What is the state of the COVID-19 outbreak in Myanmar?
Horrendous. When the new coronavirus emerged, Myanmar remained relatively unaffected: Until August 2020, it had recorded only six COVID-19 deaths, and development specialists praised the civilian government, led by the National League for Democracy (NLD), for implementing measures to limit the virus’s spread. Despite a wave of infections in late 2020, Myanmar had reported a total of just three thousand COVID-19 deaths before the coup.
Today, the military government claims that Myanmar is suffering an average of six thousand new cases and three hundred deaths per day. The actual numbers are likely much higher, as the few tests available have at times yielded a 37 percent positivity rate. (Testing almost completely stopped in the aftermath of the coup and has slowly picked back up.) The country lacks doctors, bottled oxygen, vaccine doses, and medications. Only about 8 percent of the population has received at least one COVID-19 vaccine dose. Doctors Without Borders reports that the country is suffering “uncontrolled community spread,” and the highly contagious Delta variant is moving through Myanmar, although there is not enough information to know how big a role Delta is playing in Myanmar’s caseload.
How bad is the economy?
Prior to the pandemic, the economy was on track to expand by an additional 6 percent in 2019–20. Now, the economy is imploding.
Many banks have little cash and many multinational companies have left Myanmar as trade relations have soured between leading democracies and the country. Myanmar lost 1.2 million jobs in the second quarter of 2021. In July, the World Bank projected that the economy would contract by 18 percent this year. Richard Horsey of the International Crisis Group told the UN Security Council in April that Myanmar “stands on the brink of state failure.”
How did Myanmar collapse so quickly?
The military, which dominated Myanmar between 1962 and 2010, seized control this past February because it feared that the NLD-led government had become powerful enough to loosen the army’s control over defense portfolios and army-run conglomerates. In its zeal to quell all forms of dissent, the junta dismantled many important state sectors.
Some doctors and nurses joined the postcoup resistance movement, leading the armed forces to seize health-care institutions and arrest health workers. The regime has jailed NLD leaders and civil society members, and shot live ammunition into people’s homes. The brutality has led tens of thousands of Myanmar citizens to flee to other parts of the country and abroad. Desperate, the parallel National Unity Government openly declared war on the junta earlier this month.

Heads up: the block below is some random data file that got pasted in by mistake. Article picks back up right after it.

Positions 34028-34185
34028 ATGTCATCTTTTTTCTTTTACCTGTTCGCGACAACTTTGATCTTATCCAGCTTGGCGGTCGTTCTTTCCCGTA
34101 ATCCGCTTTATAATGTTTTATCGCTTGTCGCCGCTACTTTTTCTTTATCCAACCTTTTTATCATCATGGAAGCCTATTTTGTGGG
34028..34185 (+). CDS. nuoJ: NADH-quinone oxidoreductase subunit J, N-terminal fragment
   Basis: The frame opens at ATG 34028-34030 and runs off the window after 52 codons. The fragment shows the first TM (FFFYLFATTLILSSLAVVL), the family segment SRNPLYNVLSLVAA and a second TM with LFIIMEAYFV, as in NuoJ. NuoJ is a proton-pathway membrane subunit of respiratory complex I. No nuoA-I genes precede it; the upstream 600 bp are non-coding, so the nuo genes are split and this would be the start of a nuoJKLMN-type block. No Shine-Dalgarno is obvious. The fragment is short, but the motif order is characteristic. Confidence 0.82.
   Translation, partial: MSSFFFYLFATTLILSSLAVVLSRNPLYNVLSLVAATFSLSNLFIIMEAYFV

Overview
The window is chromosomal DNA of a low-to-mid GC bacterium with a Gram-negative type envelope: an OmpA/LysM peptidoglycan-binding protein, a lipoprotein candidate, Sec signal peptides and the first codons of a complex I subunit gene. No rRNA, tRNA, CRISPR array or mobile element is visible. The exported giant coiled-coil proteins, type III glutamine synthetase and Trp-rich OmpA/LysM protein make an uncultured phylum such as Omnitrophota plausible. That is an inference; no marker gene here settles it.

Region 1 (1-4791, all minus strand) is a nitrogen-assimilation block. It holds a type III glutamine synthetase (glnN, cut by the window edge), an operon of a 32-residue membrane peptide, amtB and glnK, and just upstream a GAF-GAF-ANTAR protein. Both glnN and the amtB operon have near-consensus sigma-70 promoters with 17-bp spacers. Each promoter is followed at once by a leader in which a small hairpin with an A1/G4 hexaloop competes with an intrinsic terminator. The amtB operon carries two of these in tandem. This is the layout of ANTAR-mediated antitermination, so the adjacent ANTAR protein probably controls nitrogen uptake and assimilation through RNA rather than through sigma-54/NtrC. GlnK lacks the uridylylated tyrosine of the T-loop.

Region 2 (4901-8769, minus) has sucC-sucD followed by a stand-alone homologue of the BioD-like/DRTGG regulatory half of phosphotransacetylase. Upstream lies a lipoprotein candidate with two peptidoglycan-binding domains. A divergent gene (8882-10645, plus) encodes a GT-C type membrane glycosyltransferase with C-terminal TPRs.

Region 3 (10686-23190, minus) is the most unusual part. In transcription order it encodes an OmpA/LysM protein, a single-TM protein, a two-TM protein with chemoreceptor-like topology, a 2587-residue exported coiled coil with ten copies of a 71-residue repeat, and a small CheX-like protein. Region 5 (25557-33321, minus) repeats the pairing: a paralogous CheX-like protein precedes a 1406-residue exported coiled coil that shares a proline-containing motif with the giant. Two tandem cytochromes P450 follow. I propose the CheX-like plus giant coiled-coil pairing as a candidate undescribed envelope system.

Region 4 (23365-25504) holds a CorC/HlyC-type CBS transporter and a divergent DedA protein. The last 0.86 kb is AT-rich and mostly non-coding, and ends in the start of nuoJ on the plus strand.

What could be the global impact if Myanmar collapses?
International experts have sounded alarms that rising infections, population flight, and misgovernance threaten Myanmar’s neighbors.
The UN special rapporteur for Myanmar has warned that the country’s collapse could lead to the spread of new, more dangerous COVID-19 variants, saying that “[South and Southeast Asia] is a region that is susceptible to even greater suffering as a result of Myanmar becoming a super-spreader state.”
How have outside actors responded?
Regional powers have mostly looked the other way. The Association of Southeast Asian Nations (ASEAN) has highlighted Myanmar’s problems but failed to address them. India has stayed quiet, China has refused to condemn the junta, and Russia has armed the coup government.
After an initial burst of interest, the United States and other powerful democracies—consumed by domestic problems and the crisis in Afghanistan—have paid little attention to Myanmar, for the most part offering rhetorical responses or sanctions.
What should they do?
The situation demands rapid, concerted action, given the suffering inside Myanmar and the risks it poses to the world. Sanctions imposed by Washington and European capitals on military leaders and military-controlled companies are steps toward cutting the army’s purse strings. But external actors should also bolster the global COVID-19 response, including ramping up stocks of vaccines and cheap tests for troubled countries such as Myanmar, to help prevent COVID-19 from spreading further. In August, the U.S. government gave $50 million in pandemic aid to Myanmar, but the country could use at least ten times as much assistance.
Vaccine donations and other types of support for parts of Myanmar where the military does not have full control could come from China and Thailand. (China has already delivered at least two million vaccine doses.) Armed ethnic organizations in areas near Thailand and their political wings have launched efforts to combat COVID-19. But this aid might not reach central Myanmar, where the army has more control and has sought to weaponize health care, denying life-saving treatments to people it believes opposes its rule.
Still, the UN special rapporteur has called for major powers to help foster a “COVID-19 cease-fire.” Under such a plan, the UN secretary-general and other leaders would try to persuade all sides in Myanmar to temporarily halt fighting so that the United Nations—working with local and other global institutions—could send in medical teams to speed up vaccine distribution and provide other medical care.
Would the military accept a cease-fire? It might not. UN teams going into central Myanmar could be detained or have their supplies seized. But given how dire and dangerous the situation has become, risks should be taken.
Michael Bricknell and Lindsay Maizland created the graphics for this article.